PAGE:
Swiss Franc: The Gold Little Brother

If it gets riskier on the world stage, investors flee into gold – or into the Swiss franc. It is regarded as the “safe haven” par excellence.

Parliamentary elections were held in Switzerland on Sunday. However, the election results had hardly any impact on the performance of the Swiss franc. One euro was worth around 1.10 francs on both the Friday before the election and the Monday after the election. The Swiss People’s Party (SVP) emerged as the clear winner of the election, but performed worse than four years ago. The Greens recorded the largest increase. Nevertheless, the party did not make it into the state government.

 

Like gold, the franc is a crisis indicator

Once again it has become apparent that domestic political developments often have less of an impact on the currency of the Alpine country than trends on the international capital markets. For years, the Swiss franc has been relatively strong against other currencies. Like gold, it is considered a crisis indicator and “safe haven” in bad times. Investors regularly flee into the Swiss currency, enjoy the stability of the independent state and thus massively appreciate the franc.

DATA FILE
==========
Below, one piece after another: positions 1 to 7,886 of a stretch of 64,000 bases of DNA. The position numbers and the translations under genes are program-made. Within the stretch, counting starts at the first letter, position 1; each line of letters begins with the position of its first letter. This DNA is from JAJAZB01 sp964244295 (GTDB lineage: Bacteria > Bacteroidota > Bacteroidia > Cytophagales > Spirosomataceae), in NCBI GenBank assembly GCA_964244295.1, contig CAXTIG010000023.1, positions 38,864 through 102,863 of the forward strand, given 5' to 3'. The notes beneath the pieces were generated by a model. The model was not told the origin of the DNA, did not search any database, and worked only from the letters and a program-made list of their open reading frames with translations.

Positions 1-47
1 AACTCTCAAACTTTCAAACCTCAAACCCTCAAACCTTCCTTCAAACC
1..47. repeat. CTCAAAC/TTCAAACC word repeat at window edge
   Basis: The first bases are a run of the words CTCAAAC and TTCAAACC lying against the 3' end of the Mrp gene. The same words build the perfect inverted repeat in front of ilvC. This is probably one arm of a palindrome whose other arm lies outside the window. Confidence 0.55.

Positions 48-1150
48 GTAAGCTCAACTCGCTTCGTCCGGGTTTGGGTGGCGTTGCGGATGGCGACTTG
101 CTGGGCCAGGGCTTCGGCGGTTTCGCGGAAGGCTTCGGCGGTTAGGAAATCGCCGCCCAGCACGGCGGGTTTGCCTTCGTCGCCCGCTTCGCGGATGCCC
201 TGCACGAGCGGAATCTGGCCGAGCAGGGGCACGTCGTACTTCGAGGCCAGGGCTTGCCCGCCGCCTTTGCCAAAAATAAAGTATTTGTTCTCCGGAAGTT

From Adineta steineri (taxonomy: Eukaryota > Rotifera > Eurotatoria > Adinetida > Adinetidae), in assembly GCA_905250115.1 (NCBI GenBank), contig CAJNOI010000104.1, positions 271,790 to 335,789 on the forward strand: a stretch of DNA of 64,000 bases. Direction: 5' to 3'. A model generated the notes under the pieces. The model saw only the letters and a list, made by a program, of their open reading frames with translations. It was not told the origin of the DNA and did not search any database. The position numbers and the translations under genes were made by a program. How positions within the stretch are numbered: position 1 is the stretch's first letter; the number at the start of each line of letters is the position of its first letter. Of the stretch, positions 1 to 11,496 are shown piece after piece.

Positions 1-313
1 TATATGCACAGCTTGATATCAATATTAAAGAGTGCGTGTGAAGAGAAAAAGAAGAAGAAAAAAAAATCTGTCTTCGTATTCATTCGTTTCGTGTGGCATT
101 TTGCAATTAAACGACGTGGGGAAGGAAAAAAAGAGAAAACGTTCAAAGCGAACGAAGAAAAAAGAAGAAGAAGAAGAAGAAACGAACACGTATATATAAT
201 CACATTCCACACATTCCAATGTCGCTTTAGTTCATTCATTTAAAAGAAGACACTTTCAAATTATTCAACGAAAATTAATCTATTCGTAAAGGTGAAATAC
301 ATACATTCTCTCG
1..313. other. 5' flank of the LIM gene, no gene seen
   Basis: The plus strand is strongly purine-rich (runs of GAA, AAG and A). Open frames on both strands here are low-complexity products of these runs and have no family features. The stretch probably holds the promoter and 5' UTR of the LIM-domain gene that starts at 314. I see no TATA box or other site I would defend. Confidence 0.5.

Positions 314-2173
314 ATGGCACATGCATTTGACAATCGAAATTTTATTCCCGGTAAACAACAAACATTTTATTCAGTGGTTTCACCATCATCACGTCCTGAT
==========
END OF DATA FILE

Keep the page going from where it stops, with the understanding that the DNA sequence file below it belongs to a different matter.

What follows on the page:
The Swiss central bankers do not like this at all. They have been trying to weaken the franc for years. However, the long-term course of the exchange rate shows that if danger arises, the franc immediately rises again.

 

The franc has recently depreciated

The chances that the trade dispute between the USA and China will be resolved and the easing of tensions surrounding the Brexit issue have caused the franc to depreciate over the past 14 days. Investors are therefore once again moving into riskier forms of investment. The same picture emerges for gold.

However, the Swiss central bank should continue to have a hard time. For many of the current crises there is no quick solution in sight. According to the Graubündner Kantonalbank, the Swiss franc should remain popular with investors in the coming months.